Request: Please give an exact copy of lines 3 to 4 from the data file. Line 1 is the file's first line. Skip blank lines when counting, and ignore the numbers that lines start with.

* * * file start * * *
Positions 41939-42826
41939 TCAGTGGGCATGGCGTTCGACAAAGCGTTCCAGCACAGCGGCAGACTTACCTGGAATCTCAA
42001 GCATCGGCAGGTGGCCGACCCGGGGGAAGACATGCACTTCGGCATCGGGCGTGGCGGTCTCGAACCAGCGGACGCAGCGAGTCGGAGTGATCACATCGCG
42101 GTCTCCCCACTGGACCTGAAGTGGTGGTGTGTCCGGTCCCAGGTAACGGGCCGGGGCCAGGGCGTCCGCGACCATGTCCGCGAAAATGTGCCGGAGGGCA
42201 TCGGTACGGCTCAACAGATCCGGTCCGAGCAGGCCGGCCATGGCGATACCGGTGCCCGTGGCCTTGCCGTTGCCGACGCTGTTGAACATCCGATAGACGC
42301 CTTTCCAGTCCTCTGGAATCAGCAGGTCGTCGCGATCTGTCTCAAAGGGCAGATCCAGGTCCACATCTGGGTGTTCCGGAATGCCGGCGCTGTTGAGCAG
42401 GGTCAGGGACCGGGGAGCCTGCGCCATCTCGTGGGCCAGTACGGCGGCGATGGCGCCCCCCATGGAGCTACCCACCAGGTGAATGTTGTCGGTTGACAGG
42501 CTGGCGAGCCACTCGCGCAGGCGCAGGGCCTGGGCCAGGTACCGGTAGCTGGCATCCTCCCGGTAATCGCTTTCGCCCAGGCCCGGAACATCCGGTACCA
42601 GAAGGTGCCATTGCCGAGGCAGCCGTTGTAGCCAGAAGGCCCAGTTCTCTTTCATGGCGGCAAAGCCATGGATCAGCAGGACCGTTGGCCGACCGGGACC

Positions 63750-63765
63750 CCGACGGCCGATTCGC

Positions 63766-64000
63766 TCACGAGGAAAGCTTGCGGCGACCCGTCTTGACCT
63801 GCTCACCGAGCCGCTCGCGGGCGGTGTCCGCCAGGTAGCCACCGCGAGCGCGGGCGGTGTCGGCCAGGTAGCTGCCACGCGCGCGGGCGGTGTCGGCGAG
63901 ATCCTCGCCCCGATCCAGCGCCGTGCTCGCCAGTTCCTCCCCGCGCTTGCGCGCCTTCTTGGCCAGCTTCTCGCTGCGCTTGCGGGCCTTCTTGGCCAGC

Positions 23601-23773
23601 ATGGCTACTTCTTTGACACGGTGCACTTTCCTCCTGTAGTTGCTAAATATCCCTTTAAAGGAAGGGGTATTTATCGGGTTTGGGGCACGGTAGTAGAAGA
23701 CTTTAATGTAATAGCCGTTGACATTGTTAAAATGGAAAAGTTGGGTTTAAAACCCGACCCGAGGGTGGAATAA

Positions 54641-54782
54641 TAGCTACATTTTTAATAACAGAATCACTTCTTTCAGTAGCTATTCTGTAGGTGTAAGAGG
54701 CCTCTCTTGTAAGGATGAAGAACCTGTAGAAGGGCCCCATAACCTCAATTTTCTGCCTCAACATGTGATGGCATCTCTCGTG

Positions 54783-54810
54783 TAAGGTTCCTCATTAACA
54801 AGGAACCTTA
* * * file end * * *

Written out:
42001 GCATCGGCAGGTGGCCGACCCGGGGGAAGACATGCACTTCGGCATCGGGCGTGGCGGTCTCGAACCAGCGGACGCAGCGAGTCGGAGTGATCACATCGCG
42101 GTCTCCCCACTGGACCTGAAGTGGTGGTGTGTCCGGTCCCAGGTAACGGGCCGGGGCCAGGGCGTCCGCGACCATGTCCGCGAAAATGTGCCGGAGGGCA